Guy Hands' world was in tatters. Standing on the steps of a New York courthouse, the private equity king had been humbled and humiliated by defeat in a court battle with Citigroup.
It looked as though there was no way back for one of Britain's most famous financiers. Within weeks, EMI, the music company behind a Who's Who of international artists, from The Beatles to Katy Perry, that he had bought for more than £4bn in 2007, was taken over by the US investment bank.
City reaction to the 2010 judgement was not kind. Hands had overpaid for EMI and had lost investors – including himself – a cool £1.75bn in the process.
Soon after, he retreated to the tax haven of Guernsey and vowed to return: "It is a question of learning from it, moving on and not allowing it to make one bitter or twisted or despondent." However, few believed him and nearly three years later he is yet to get into his pre-crisis stride.
Recent events have suggested, though, that this may be about to change, with rumours of a comeback for the former Goldman Sachs star gathering pace.
Terra Firma, his private equity empire, is expected to list property group Deutsche Annington by the end of the year in a move it hopes will raise about €1bn (£849m). Hands is exploring similar options for wind farm operator Infinis and Irish gas company Phoenix.
Most significantly, he has appointed bankers to look at selling or floating Odeon, the cinema group that also hosts some of the world's glitziest, star-studded premieres in London's Leicester Square. Closer to home, he has invested £22.5m into Hand Picked Hotels, the boutique chain run by his wife, Julia.
These moves have heightened expectations that Terra Firma is about to raise a new fund, once it has returned cash to previous investors from those disposals. Hands, it seems, wants to sit on his throne once more.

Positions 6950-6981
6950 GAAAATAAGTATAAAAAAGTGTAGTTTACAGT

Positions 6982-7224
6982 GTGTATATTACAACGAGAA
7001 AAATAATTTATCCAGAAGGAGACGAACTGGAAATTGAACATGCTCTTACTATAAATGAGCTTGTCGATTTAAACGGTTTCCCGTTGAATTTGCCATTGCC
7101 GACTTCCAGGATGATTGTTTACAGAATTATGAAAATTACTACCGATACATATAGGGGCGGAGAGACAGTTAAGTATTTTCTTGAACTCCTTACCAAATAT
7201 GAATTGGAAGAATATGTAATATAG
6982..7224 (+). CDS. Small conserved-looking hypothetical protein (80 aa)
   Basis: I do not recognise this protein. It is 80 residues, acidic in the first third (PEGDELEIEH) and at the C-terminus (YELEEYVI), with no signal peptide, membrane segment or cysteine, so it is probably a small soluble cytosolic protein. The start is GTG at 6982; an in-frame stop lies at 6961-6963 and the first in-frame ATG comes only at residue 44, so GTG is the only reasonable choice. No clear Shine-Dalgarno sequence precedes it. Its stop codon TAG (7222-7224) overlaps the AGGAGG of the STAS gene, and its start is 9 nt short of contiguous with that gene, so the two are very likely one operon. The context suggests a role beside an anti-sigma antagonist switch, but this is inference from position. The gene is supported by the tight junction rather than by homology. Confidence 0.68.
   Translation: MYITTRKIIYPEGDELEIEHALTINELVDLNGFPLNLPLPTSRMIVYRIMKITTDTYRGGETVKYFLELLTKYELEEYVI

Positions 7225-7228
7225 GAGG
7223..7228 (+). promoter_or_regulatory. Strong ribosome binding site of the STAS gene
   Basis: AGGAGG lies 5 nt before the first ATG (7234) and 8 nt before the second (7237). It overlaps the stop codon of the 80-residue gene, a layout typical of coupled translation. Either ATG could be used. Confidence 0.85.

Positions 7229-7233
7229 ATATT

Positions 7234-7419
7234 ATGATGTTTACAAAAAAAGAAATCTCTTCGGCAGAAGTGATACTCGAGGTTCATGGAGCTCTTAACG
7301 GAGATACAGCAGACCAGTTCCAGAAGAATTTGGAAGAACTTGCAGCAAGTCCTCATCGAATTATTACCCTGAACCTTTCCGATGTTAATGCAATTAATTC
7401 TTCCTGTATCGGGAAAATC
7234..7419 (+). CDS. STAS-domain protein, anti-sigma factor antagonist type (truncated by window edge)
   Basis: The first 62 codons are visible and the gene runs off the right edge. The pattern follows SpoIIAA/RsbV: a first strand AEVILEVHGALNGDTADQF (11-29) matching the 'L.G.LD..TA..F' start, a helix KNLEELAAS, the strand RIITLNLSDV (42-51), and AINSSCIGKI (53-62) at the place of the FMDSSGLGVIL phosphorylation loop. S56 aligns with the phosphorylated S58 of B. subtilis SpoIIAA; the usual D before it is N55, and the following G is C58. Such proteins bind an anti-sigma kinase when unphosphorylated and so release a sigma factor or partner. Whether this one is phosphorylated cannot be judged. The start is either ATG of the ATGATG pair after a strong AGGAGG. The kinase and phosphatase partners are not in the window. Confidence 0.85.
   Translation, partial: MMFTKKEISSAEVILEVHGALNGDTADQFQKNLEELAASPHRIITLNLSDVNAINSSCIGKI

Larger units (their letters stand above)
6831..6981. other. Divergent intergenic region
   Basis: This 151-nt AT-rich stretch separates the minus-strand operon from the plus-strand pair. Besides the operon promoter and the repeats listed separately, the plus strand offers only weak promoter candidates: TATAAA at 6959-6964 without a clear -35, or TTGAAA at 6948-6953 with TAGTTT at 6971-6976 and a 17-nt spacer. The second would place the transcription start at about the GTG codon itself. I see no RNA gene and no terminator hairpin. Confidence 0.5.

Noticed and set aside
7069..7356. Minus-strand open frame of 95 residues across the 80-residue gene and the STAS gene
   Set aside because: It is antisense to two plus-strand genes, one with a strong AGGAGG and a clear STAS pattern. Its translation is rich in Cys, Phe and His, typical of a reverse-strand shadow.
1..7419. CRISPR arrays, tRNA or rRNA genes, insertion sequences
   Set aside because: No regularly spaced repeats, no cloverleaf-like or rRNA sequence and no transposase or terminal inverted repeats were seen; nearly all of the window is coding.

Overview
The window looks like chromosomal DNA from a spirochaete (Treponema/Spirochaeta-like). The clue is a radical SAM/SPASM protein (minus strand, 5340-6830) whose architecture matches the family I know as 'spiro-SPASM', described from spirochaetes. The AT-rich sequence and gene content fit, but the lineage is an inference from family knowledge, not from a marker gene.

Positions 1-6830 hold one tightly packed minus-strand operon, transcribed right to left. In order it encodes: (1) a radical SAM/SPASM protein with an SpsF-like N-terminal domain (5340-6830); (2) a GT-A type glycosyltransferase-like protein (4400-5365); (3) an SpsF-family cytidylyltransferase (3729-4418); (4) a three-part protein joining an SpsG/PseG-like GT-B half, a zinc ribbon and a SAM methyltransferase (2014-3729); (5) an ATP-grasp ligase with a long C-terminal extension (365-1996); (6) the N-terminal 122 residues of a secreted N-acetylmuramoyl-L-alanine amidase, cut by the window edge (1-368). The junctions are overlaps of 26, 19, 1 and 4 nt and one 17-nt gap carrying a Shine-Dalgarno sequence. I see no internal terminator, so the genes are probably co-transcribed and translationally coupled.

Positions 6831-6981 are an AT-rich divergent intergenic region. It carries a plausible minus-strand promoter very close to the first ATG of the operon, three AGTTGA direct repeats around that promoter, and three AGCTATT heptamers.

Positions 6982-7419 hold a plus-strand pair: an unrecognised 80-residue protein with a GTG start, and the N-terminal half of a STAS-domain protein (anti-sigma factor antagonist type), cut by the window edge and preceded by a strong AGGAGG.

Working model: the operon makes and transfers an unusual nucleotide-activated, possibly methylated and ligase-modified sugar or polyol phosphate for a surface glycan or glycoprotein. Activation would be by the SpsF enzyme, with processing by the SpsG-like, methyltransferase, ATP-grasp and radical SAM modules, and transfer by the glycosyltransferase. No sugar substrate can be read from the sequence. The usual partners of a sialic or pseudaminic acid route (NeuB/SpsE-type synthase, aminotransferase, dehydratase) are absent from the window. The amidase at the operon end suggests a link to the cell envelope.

This might not be possible. One UK-based investor says Terra Firma was tainted by the losses it incurred on the EMI deal.
"We wouldn't want to invest with them again," he adds. "Not after that transaction. Not only did everyone suffer huge losses but it has made us question the way he does business. He wields too much power at Terra Firma for our liking."
An industry source agreed that the 53-year-old faced a huge task convincing investors to part with their money, but believed he would do it. "Hands has a solid group of Asian backers who will continue to support him. Those followers will probably back him on a deal-to-deal basis."
In another twist to Hands's comeback, a US court last month threw out the November 2010 ruling that he had not been tricked by Citigroup into overpaying for EMI. Hands had claimed he had been misled by David Wormsley, a high-profile Citigroup banker in London, into overpaying for the business. Citigroup helped finance the deal but the allegation was rejected in a trial before US District Judge Jed Rakoff in 2010. Soon after, Citigroup took control of EMI and eventually broke up and sold the business.
There will now be a retrial. If he wins that, maybe even his fiercest detractors will welcome the return of the king.